Pi Font Read Me

When Adobe® invented the Type 1 font format in 1984, fonts had a simple structure: They simply mapped the fonts' glyphs to keystrokes. Later TrueType introduced an intermediate step (now carried forward in OpenType®), associating character codes with the glyphs. The Operating System then associates keystrokes with the character codes using resources called keyboard layouts.

This keystroke-character-glyph model allows OpenType fonts to use standardized values for characters outside the basic Latin shown on most keyboards. This improves on the Type 1 fonts, which simply mapped characters like "checkbox", "cosine", or "star" to normal alphabetic values. With Type 1 symbol fonts people could use the keyboard to enter glyphs, but what got stored in the text of a document was gibberish. Or people could use the OpenType fonts and get correct character values stored in their document's text, but they couldn't use a keyboard to enter them. (There are no keys for "checkbox", "cosine", or "star" on a normal keyboard, to use the previous example.).

When we started shipping OpenType symbol fonts in 2002, Adobe included the original Type 1 versions with them. Providing both formats allowed people to choose between keyboard convenience and text accuracy. This was always meant to be a temporary measure; the full solution is to let people access symbol glyphs in OpenType fonts on their keyboards. Now that is finally possible, as we've provided keyboard layouts for these fonts. With these layouts installed, a user who wants to enter characters in a symbol font (for example, Carta®) from the keyboard simply selects the layout for that font (just like the keyboard layouts that came with the OS, like the U.S. standard, U.S. Dvorak, or French keyboard).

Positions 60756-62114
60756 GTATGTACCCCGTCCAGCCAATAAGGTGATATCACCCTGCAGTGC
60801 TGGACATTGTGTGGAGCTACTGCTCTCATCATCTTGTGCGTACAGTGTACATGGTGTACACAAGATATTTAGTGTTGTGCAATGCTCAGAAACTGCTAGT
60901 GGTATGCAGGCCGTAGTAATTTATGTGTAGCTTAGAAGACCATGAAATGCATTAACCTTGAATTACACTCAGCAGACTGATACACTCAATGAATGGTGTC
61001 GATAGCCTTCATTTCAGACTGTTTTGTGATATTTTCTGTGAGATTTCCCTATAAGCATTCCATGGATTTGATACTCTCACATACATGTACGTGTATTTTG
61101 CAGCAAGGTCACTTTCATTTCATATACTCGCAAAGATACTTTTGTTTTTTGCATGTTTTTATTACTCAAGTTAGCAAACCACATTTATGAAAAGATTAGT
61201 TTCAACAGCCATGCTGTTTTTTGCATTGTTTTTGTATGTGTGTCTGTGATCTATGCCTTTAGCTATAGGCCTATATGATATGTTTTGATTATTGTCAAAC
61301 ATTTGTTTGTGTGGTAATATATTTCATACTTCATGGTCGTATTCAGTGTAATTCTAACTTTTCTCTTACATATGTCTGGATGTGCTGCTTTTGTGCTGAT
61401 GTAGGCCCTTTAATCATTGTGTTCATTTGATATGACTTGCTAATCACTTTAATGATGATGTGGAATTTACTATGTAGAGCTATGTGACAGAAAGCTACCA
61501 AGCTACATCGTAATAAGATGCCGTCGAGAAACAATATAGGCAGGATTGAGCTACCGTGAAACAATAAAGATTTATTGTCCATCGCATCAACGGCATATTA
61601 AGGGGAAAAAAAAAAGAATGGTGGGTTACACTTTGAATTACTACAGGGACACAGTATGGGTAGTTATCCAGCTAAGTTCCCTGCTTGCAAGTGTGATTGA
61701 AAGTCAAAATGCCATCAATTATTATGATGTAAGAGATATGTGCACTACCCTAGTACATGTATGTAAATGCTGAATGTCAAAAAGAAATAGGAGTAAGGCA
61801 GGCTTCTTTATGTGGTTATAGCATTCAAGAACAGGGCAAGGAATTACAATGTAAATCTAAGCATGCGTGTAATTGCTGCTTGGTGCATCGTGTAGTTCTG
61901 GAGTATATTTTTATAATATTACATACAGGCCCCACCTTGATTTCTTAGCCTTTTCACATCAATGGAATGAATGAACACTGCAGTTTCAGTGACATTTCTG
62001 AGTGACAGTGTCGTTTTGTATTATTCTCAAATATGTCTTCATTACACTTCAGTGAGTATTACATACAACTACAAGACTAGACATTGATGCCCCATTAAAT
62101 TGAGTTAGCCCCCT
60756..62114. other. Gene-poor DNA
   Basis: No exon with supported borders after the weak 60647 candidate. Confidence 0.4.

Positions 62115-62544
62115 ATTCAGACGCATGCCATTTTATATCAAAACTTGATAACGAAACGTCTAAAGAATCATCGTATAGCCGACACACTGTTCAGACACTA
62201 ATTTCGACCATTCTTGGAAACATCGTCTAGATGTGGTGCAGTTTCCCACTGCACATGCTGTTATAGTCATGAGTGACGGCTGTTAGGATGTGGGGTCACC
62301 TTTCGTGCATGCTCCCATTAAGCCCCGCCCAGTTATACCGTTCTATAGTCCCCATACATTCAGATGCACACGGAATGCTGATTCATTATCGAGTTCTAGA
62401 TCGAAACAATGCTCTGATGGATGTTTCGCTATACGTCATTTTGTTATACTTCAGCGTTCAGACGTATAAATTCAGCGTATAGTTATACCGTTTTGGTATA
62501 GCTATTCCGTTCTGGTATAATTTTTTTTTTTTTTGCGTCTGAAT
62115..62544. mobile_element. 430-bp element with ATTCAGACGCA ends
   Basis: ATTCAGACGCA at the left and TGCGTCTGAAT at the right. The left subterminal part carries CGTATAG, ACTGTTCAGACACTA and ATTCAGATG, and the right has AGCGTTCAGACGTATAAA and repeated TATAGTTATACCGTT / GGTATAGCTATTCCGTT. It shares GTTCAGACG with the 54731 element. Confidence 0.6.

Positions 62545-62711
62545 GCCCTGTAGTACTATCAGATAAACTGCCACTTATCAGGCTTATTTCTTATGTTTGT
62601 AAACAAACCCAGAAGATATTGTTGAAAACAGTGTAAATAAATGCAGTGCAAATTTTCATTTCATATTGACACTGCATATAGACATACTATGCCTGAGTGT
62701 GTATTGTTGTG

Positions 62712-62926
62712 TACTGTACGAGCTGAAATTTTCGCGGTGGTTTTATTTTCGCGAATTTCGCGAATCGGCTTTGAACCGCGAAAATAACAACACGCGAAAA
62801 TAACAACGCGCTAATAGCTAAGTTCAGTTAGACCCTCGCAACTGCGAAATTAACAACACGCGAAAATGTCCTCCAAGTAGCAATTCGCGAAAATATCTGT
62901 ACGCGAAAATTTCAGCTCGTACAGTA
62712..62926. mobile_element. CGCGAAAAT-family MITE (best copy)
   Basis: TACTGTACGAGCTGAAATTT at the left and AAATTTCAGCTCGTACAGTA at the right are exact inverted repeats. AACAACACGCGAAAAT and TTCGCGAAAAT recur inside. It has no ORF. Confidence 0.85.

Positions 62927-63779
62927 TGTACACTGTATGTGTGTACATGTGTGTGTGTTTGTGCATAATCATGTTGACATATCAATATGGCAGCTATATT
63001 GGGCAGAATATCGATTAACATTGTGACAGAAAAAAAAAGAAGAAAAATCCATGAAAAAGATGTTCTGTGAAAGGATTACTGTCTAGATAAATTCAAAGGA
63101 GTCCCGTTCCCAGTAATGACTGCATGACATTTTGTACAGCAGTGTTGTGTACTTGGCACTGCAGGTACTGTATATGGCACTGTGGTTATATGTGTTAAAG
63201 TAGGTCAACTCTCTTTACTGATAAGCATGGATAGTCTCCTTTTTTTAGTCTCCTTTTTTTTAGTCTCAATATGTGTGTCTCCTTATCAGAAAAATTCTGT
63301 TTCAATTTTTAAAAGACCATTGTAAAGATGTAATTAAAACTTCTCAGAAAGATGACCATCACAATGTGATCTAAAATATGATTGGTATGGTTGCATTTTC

We've tried to preserve the configurations used in the original fonts, so people who were familiar with those will know what key each character uses. Other users will want to look at the layout diagrams before keyboarding a symbol font. Of course if you're using only one or two glyphs, it may still be simpler to use the Glyphs panel in your layout application, or an OS utility to select the glyphs you desire.


Installing keyboard layouts on Windows

Installing keyboard layouts on the Mac

Installing keyboard layouts on Windows

Note

Although referenced in the PDF keyboard map, several characters might not be accessible by keyboard on Windows. In such cases, resort to the Glyph Palette of the application, or to the system-wide Character Map.

Additional note for Windows XP users

For Windows XP, a system restart might be necessary after installing and uninstalling the keyboards.

In some cases, you will need to select another input language. To do so:

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Installing keyboard layouts on the Mac

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© 2011 Adobe Systems Incorporated. All Rights Reserved.

Adobe and Carta are either registered trademarks or trademarks of Adobe Systems Incorporated in the United States and/or other countries. Mac, Macintosh and TrueType are trademarks of Apple Inc., registered in the United States and other countries. Windows and OpenType are either registered trademarks or trademarks of Microsoft Corporation in the United States and/or other countries. Patent and Trademark Office and may be registered in certain other jurisdictions. All other trademarks are the property of their respective owners.

Pi Font Read Me
October 2011